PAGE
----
I remember visiting Fort McHenry with Sharon many, many years ago. There you can still see the flag that inspired our National Anthem. That flag had the tar beaten out of it. It was torn and shredded by the British bombardment, but those very desecrations are what made that flag such an important piece of our American heritage. Sometimes it’s the very flags that have suffered through the worst treatment that are the most hallowed. Sometimes the flag has to stand-up for something rather than only be protected and treated with the greatest of care. Maybe we need sometimes to think along these lines when it comes to Holy Communion as well. The Eucharist was Jesus’ last attempt to transform His betrayer. The Eucharist wasn’t something reserved for the saints; it was on the front lines of trying to make a sinner saintly. And the Eucharist didn’t become any less holy because Judas still did what he did. We obviously need to reverence the great gift of the altar, but we don’t need to protect it to the extent that it can’t be a powerful tool of bringing someone in moral need back into the embrace of God’s Holy Communion. This is why we practice Open Table. This is why we leave it up to an individual’s conscience to come forward or not. But we will not withhold the sacrament.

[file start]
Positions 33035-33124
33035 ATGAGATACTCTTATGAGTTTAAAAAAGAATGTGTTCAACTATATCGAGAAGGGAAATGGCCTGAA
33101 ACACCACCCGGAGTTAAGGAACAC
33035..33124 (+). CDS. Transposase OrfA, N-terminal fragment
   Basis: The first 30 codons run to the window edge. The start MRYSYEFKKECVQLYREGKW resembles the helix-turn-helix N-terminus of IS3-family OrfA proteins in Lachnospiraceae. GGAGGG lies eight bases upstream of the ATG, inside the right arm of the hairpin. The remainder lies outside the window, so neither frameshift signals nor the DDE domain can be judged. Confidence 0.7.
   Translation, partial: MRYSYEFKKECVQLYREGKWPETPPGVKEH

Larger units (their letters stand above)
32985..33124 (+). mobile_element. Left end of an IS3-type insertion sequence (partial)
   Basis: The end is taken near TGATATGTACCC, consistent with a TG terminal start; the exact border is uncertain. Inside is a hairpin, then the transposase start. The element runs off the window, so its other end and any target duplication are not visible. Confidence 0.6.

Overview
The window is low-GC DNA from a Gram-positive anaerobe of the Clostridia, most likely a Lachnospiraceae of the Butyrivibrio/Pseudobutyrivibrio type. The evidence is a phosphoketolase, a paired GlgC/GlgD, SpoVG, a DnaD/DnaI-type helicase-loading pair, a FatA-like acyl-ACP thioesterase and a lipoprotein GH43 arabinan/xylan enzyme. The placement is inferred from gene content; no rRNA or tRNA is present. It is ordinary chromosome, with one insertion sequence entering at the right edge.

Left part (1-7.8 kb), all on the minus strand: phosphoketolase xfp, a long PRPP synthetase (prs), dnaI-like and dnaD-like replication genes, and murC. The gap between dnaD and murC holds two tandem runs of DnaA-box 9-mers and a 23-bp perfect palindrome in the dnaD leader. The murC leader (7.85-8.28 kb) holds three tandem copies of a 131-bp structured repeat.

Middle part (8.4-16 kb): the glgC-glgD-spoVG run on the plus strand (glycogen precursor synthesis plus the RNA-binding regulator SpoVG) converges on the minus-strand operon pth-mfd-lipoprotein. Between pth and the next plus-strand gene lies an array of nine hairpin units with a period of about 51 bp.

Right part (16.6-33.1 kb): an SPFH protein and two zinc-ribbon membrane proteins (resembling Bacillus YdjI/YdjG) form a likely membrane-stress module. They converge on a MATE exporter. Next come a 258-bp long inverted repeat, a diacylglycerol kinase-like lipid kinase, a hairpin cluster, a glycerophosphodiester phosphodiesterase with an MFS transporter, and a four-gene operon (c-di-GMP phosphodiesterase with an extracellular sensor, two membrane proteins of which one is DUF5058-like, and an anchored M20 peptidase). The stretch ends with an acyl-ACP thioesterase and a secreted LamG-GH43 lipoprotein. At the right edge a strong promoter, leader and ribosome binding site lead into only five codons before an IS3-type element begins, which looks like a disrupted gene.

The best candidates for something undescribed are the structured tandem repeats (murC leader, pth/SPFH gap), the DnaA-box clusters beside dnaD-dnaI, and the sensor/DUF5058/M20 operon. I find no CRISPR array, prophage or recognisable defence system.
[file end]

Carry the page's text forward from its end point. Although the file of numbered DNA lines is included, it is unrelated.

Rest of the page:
Just like graduation, the mystery of the Body of Christ is both the reverence and the practical. We are surrounded by the reverence in this sacred place, but the practical is each of us. The Eucharist that is not received as Holy Communion remains holy, but ineffectual. We’re the reason for the sacrament. Let us count this as part of the sacred mystery that is the Body of Christ and let us try to be as worthy of this mystery as we possibly can. For this we pray in Jesus’ name. Amen. (+)
Fr. Randolph Calvo